2. Disney will continue to dive into documentaries, docuseries, and animal content. They’re cheap to make and it supports filling the quota that subscribers come to expect. The Beatles: Get Back was an excellent start. National Geographic is the documentary king. The most recent additions to the Disney+ library include Lost Tombs of the Pyramid (2021), a documentary about archeologists discovering the mysteries of ancient pharaohs, while Man Woman Dog (2021), as you guessed it, is about men, women, and dogs.
3. Music films are also cheap, but have been proven to bring in the viewers. Expect one or two more concerts featuring highly praised and idolized celebrities. Black is King (2020), folklore: the long pond studio session (2020), and Happier Than Ever: A Love Letter to Los Angeles (2021) attracted subscribers who wouldn’t have thought to subscribe before. Which celebrity will be next to get on the Disney+ train? (Editor’s note: Whoever it is, please let them be uncensored.)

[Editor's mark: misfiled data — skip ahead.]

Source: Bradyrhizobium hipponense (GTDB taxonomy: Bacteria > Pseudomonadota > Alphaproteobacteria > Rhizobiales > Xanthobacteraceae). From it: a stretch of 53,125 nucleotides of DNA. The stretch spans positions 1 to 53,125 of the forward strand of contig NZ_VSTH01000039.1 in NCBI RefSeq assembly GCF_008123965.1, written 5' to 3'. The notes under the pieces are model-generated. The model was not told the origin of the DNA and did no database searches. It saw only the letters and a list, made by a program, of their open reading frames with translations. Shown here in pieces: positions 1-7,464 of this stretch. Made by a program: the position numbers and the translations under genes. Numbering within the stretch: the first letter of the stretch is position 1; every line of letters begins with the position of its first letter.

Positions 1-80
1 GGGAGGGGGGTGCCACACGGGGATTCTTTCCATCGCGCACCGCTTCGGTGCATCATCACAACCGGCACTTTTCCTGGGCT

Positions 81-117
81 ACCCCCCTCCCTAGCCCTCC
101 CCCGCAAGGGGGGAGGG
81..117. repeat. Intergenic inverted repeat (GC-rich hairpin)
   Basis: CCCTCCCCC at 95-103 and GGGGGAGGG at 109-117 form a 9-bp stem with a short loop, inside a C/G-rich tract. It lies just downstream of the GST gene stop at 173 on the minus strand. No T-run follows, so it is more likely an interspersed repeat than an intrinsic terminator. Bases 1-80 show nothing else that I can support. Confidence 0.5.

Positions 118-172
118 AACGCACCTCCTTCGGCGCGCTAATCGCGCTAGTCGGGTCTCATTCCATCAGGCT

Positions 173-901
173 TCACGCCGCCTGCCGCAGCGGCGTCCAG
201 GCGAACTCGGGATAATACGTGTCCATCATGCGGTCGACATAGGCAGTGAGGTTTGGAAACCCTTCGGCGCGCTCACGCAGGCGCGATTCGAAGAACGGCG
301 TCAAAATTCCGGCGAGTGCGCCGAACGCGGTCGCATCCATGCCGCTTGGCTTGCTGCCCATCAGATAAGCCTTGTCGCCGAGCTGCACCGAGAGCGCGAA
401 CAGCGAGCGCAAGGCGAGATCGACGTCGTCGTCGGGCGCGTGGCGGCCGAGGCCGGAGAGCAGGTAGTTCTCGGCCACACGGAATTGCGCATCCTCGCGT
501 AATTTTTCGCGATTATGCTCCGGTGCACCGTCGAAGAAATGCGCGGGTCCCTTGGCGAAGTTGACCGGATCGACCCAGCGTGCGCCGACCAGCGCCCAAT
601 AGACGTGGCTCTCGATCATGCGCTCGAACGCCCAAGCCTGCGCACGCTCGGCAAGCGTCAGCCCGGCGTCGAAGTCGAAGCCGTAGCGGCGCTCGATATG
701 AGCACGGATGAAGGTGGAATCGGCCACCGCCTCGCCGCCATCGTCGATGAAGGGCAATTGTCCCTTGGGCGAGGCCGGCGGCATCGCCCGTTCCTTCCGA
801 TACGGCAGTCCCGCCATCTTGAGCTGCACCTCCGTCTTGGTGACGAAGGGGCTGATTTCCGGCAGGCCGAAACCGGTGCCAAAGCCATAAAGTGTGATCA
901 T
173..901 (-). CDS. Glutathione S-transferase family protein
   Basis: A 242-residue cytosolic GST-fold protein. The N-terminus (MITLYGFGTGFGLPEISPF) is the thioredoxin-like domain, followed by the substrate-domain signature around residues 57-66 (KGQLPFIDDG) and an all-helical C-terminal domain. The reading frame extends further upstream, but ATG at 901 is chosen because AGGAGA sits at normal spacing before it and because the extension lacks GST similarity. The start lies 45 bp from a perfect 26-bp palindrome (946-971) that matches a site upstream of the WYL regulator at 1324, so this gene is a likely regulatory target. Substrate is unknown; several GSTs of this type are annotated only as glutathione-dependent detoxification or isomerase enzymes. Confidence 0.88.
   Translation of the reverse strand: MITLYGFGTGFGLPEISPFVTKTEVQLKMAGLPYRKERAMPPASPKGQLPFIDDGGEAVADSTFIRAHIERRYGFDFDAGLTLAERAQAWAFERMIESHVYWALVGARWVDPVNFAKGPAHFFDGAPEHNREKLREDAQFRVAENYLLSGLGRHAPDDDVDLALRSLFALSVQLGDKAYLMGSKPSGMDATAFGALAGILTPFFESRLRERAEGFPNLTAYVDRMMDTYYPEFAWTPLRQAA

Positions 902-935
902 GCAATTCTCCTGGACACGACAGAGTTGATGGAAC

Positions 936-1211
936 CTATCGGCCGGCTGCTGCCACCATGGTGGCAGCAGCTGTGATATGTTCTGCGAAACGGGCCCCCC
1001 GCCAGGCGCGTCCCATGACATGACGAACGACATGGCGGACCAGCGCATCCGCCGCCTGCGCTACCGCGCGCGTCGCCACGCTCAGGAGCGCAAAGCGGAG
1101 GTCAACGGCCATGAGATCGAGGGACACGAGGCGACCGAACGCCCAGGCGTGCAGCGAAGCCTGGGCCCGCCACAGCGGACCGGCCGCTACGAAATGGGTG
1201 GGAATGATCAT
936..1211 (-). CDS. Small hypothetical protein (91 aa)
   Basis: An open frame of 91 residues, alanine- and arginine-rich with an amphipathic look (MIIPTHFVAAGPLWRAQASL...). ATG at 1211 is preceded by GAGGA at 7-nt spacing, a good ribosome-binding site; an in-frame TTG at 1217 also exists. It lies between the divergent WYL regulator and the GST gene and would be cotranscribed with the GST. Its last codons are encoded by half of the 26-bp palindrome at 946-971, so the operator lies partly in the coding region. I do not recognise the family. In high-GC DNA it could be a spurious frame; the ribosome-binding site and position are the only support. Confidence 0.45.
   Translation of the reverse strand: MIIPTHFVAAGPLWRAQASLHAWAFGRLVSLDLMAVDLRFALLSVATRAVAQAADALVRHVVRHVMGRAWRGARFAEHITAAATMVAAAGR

4. Disney will continue to fall behind on content. Drew made a valid argument here and I’ll give my thoughts after his. “Disney will continue to anger and alienate older subscribers by barely adding any vintage or missing catalog, instead continuing to draw most content from a 400-day window. Year will end with roughly 15 “highly requested” titles total including Zorro (already streaming in Latin America, for some reason), Bear in the Big Blue House, Aladdin the Series, I’m in the Band, Penn Zero, The 7D, Muppets Wizard of Oz, and The Weekenders (remember when their official help Twitter said in November 2019 it was coming soon?).” I’m expecting a few contracts to lapse or bought out, and we’ll get maybe 3 or 4 highly requested titles. Bob Chapek stated in a recent quarterly earnings call to expect Quarter 4 to really ramp up content being released on Disney+ (I’m paraphrasing a bit), but we should see Sofia the First (2012-2018) and perhaps Agents of S.H.I.E.L.D. (2013-2020) most likely arriving in October . What else do you expect to see? Perhaps the long-desired House of Mouse series, Bear in the Big Blue House, or even one of the many missing Lego titles? Overall, I do not see significant change to the missing library holes.